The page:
Ladies on board the Snow Train from New York, thought to be models for Saks 5th Avenue featuring the latest in ski fashion. 15

In the early days of the rope tow, skiers grabbed the moving rope with their hands and hoped their woolen mittens wouldn't freeze to it. The development of the tow was the invention of several local men who each had their own way of devising a pulley action. The first known tow was an outdated Model T car, whose rear tire was removed and the rope fed around the wheel base. As improvements were made to the system, a safety device was later installed. The affordability of using the rope tow made it a popular attraction for novice skiers.

The comments in the press were encouraging. One particular piece, entitled “What a New Yorker thinks of North Creek” reads: Above all, he [the skier] is struck with the fact that the extremely popular North Creek hasn't the aspect of distinct commercialism that he had expected. He notices that the people who have opened up their houses to skiers like himself really seem to enjoy having them around, and last, but not least, is the fact that everything is quite within his budget. Reluctantly climbing back on the train Sunday afternoon, after practically mastering the sport [of skiing], he is possessed of two things. One is a reservation for next week-end. The other is the mounting love for this little town nestled in the side of the mountain, presenting the best in skiing, the best in companionship - and he still has a comforting jingle in his pocket which attests to the fact that he can come here without having to break the bank at Monte Carlo! North Creek News Enterprise 11/8/1939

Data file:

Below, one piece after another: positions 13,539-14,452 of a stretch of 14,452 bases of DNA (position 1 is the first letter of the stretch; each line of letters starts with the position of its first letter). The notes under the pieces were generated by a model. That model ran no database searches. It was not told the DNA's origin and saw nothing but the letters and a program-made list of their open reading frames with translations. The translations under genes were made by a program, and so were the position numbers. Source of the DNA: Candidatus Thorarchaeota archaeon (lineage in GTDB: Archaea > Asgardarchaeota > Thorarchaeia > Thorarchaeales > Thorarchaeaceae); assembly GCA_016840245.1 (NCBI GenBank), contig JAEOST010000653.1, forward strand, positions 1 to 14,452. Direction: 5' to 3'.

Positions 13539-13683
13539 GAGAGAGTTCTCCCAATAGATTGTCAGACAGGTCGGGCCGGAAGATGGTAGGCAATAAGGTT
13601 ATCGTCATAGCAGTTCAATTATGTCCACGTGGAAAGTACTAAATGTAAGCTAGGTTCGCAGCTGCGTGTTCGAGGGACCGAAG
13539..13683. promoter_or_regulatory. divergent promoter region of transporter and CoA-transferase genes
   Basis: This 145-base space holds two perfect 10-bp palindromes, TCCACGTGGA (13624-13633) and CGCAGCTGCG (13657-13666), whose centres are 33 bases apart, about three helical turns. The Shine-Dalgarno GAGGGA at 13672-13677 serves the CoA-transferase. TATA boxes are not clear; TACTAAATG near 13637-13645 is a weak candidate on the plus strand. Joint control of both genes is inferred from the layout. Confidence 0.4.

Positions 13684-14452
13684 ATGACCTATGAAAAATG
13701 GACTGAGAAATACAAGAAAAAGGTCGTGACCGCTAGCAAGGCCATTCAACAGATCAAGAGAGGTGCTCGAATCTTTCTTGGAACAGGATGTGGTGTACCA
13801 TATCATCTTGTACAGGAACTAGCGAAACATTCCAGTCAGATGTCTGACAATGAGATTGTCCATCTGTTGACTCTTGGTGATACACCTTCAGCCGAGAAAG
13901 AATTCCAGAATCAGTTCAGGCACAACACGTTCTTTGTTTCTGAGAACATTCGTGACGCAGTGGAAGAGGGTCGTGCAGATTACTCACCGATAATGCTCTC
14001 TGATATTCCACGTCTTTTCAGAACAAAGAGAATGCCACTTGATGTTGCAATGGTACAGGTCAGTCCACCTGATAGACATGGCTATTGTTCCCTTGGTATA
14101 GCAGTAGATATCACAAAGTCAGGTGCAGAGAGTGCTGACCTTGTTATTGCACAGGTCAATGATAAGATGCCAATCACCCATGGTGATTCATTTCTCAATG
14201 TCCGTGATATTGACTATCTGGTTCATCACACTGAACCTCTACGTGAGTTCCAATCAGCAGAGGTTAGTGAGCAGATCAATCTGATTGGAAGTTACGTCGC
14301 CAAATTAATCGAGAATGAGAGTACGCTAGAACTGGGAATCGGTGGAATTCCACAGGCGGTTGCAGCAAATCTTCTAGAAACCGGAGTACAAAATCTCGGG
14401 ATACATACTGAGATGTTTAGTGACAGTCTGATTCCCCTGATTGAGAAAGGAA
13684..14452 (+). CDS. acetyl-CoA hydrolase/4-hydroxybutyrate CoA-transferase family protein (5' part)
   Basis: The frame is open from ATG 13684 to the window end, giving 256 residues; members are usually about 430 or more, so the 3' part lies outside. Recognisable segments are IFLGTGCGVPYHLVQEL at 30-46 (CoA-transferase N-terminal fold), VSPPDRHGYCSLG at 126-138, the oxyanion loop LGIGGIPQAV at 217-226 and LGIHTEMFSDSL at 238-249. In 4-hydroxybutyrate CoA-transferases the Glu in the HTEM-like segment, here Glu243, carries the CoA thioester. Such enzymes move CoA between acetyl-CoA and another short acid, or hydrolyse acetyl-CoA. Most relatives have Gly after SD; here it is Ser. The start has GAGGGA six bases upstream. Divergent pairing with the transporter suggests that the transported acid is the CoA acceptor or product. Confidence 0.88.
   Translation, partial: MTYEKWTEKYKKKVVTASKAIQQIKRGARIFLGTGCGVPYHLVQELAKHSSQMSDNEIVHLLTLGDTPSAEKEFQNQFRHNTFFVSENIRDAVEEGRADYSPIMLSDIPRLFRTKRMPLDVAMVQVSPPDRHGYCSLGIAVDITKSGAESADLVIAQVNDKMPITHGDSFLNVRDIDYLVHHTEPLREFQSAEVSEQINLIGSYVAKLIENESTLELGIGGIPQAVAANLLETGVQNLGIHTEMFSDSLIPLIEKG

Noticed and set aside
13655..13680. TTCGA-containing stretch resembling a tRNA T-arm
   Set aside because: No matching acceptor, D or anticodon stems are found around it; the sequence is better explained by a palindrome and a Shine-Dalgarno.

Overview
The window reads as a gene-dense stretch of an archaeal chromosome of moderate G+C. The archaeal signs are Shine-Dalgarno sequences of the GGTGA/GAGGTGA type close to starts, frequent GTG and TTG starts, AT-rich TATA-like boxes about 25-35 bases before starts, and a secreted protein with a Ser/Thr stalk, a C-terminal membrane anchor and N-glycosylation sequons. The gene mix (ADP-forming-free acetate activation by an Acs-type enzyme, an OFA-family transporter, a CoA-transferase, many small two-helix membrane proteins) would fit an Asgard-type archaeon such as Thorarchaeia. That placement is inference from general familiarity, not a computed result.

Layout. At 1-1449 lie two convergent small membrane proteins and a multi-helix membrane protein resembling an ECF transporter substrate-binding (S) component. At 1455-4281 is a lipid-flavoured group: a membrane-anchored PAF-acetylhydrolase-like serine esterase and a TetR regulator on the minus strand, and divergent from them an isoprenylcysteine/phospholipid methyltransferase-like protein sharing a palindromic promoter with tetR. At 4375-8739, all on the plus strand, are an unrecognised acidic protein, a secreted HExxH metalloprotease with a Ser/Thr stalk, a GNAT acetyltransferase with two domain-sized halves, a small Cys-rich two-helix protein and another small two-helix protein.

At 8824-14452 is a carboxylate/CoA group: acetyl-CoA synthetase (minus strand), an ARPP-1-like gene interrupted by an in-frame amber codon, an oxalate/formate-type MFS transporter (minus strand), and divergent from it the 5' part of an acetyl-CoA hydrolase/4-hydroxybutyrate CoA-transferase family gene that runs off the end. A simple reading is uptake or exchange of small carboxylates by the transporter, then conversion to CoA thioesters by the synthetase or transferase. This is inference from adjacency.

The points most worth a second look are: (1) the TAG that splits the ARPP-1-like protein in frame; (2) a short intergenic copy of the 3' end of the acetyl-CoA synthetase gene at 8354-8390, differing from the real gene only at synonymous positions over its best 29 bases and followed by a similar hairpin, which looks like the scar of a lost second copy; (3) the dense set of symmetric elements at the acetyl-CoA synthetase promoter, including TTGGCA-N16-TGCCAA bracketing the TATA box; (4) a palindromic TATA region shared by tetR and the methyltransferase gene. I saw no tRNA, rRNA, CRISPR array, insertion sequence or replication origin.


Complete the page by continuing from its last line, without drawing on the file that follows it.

The snow trains were wildly popular for nine winters. Several scheduled trains had to be canceled and trails closed due to the poor weather conditions. Despite this, the winter sports clubs carried on with trail development and rope tow installations, and looked forward to the future installation of a T-Bar lift. What no one anticipated was the war. When it took hold and took men with it, there was no one left to groom the trails. There weren't that many skiers to ride the trains or the trails either. The war depleted the town of resources, men, and skiers. Furthermore, the train operators now focused on transporting troops and goods for the war effort. 16

Following the end of the war and the revitalization of the country, the snow trains were reestablished in the late 1940s and early 1950s, but were welcomed with little success. The popularity of the private automobile made getting to the mountain a quicker trip. Transportation on ski buses was attempted, but was not nearly as successful as those snow train rides. The trails at Gore Mountain continued to develop. In 1964 the Adirondack Mountain Authority, a state-run department, began overseeing the operations of the mountain. At the expense of the state, new chair lifts were installed and later, in 1967, the red gondola lift - the first gondola in the state. In anticipation of the 30th anniversary of the snow train, North Creek residents established a celebratory ride called “Snow Trains Unlimited” in 1974. Unfortunately, it had to be canceled due to the lack of snow on the mountain. While this situation was a disheartening one for the ski train enthusiasts, it did bolster the state's efforts to install artificial snow-making guns on the mountain, especially since a few seasons were cut short completely due to the lack of snow in the mid and late 1970s. The Olympic Regional Development Authority (ORDA) took control of Gore Mountain in 1984. Under this management, the mountain continues to establish new trails and better the existing ones. Just last year in 2010, work was completed on the triple chair lift which connects the small village mountain, also known as Ski Bowl or McMahon Bowl, to Gore Mountain. The Ski Bowl slopes were